“I have chosen to be here virtually because I am not allowed to come to this country and I have some things to say,” former Guantanamo detainee Muhammad El Gharani wrote in the folio-sized booklet disseminated during performance artist Laurie Anderson’s immersive installation Habeas Corpus, at New York’s Park Avenue Armory.
Entering the Armory’s cathedralesque Drill Hall, the audience confronted Gharani’s colossal telerobotic likeness beamed in from an undisclosed location in West Africa and projected on a humongous Styrofoam throne. The sixteen-foot-tall monument of the 27-year-old ex-prisoner seemed not only strikingly real, but metaphysical, presiding over the blackened room showered with electric stars like a Skype-era godhead.
Captured at age fourteen, Gharani was detained and tortured at the Guantanamo Bay detention camp for seven years on allegations that he has worked as an eleven-year-old al-Qaeda operative in London. A Chadian citizen, Gharani had never traveled outside his native Saudi Arabia, where he was born and lived with his family. In 2009, a US Federal judge ordered his release, dismissing all charges against him due to lack of evidence.
These were melancholy sketches, not, as one might expect, graphic descriptions of torture.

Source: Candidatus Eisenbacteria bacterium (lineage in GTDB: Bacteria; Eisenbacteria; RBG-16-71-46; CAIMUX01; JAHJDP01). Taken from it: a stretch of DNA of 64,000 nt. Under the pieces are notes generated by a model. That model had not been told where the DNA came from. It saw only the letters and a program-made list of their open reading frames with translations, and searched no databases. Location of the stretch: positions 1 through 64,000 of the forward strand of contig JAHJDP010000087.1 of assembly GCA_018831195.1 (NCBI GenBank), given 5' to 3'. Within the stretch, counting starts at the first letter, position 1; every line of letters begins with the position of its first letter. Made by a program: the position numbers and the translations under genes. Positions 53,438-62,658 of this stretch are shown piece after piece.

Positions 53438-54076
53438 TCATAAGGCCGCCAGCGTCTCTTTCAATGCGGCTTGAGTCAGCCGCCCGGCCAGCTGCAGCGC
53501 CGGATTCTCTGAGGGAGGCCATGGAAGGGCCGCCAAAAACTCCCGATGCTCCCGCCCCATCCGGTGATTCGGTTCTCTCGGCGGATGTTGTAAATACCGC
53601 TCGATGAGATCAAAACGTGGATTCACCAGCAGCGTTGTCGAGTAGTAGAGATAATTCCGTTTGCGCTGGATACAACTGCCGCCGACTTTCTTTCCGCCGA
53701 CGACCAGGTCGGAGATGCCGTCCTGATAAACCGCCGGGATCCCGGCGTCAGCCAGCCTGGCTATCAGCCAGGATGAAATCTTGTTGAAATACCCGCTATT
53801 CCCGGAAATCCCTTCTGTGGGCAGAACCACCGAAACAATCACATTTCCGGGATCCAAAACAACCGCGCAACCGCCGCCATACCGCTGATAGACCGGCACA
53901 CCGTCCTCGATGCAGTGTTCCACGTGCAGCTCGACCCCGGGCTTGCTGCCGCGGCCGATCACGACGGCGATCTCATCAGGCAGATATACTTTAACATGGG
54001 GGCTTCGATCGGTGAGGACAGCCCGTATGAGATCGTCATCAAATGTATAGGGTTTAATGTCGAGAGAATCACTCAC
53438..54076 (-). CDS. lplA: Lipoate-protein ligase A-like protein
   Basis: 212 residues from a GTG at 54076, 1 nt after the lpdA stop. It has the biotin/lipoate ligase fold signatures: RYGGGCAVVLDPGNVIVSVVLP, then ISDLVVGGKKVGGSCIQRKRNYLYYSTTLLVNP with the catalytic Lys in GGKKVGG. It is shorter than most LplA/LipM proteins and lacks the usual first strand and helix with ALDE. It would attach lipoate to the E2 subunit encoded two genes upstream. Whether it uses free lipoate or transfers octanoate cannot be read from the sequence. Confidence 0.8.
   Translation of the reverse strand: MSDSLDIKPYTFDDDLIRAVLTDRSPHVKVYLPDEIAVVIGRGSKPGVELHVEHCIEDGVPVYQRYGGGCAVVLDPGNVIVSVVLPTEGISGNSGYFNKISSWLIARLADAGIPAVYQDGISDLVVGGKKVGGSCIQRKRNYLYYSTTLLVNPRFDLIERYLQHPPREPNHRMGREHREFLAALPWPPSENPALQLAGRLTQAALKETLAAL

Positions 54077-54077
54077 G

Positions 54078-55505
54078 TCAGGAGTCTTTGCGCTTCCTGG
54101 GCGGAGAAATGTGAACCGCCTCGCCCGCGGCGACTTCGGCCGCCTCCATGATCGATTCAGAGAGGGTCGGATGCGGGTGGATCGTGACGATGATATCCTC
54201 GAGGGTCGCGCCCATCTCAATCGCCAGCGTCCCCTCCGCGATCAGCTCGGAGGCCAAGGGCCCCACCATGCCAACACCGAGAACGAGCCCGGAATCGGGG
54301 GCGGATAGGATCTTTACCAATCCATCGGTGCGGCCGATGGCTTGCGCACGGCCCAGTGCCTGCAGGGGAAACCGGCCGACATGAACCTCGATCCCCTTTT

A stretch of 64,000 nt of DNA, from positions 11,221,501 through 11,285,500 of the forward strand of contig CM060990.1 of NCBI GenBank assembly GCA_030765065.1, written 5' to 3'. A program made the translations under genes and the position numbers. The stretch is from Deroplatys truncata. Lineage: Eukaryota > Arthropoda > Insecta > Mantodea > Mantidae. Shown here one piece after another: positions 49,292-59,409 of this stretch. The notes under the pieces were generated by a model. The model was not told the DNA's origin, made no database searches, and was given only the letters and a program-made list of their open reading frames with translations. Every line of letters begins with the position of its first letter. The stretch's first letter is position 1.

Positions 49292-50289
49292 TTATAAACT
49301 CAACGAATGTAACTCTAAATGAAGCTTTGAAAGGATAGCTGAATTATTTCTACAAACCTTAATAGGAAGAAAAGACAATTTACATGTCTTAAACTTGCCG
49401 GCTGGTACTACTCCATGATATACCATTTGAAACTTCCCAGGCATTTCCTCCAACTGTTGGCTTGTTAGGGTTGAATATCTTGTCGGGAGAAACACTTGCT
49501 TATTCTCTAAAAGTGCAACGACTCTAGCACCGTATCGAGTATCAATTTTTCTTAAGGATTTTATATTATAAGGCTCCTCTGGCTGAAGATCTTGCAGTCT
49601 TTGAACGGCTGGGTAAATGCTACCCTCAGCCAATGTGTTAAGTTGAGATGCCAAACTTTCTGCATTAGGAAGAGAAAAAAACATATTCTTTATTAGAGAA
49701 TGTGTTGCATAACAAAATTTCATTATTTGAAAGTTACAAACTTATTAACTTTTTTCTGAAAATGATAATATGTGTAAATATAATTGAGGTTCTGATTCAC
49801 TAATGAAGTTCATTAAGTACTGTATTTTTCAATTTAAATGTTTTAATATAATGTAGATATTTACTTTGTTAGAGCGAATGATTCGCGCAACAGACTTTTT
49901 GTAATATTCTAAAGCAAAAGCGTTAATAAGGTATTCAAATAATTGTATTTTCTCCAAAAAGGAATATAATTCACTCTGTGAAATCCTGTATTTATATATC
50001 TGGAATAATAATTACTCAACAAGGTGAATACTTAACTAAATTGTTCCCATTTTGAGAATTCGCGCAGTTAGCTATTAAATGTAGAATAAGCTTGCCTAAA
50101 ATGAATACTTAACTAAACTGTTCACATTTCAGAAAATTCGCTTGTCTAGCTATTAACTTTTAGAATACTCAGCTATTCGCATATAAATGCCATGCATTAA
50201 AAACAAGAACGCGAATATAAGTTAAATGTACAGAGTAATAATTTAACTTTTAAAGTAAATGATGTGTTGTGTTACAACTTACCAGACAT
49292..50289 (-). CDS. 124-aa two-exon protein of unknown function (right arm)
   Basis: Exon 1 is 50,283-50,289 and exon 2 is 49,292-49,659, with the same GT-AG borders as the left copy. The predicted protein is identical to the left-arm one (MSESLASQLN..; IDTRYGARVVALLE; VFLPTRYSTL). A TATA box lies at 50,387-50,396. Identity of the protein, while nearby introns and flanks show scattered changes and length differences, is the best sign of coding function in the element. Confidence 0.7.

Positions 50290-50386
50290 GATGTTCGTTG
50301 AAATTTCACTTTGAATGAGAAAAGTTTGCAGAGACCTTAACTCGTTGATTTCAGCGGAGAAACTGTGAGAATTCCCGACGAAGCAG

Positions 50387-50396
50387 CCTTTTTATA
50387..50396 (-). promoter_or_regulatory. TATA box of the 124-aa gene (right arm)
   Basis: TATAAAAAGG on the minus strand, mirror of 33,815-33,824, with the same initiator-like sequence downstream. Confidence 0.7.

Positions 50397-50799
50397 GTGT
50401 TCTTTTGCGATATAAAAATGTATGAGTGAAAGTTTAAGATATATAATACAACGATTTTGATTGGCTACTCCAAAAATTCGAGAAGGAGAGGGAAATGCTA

Dwarfed by Gharani’s colossal cyber-statue, Anderson played a mournful tune on the electric violin and, in her eloquent, plainspoken cadence, recited verses from Allen Ginsberg’s “Song”: “The weight of the world is love.” At a few intervals early in the evening, the digital statue would spring to life, delivering pre-taped recollections from his years spent in US custody. These were melancholy sketches, not, as one might expect, graphic descriptions of torture. In one poetic anecdote, Gharani remembered that one of his fellow detainees told his interrogator of a dream he had that a submarine came to rescue all the prisoners. That night, Guantanamo was flooded with helicopters and ships searching for the imaginary submarine.
As she put it in a thoughtful New Yorker essay about her project, Anderson had initially conceived Habeas Corpus as “a work of silent witness.” Indeed, Gharani’s words—sometimes barely intelligible amid the reverbing acoustics—felt auxiliary to the immersive grandeur of the total installation. Gharani’s statements were printed in the exhibition program, and a display in an adjacent annex offered more details of his story. But in the dark, glittering ambiance of the operatically grandiose performances, historical specifics and political exigencies played second fiddle to the auratic sublimity of the young man’s mediatized presence.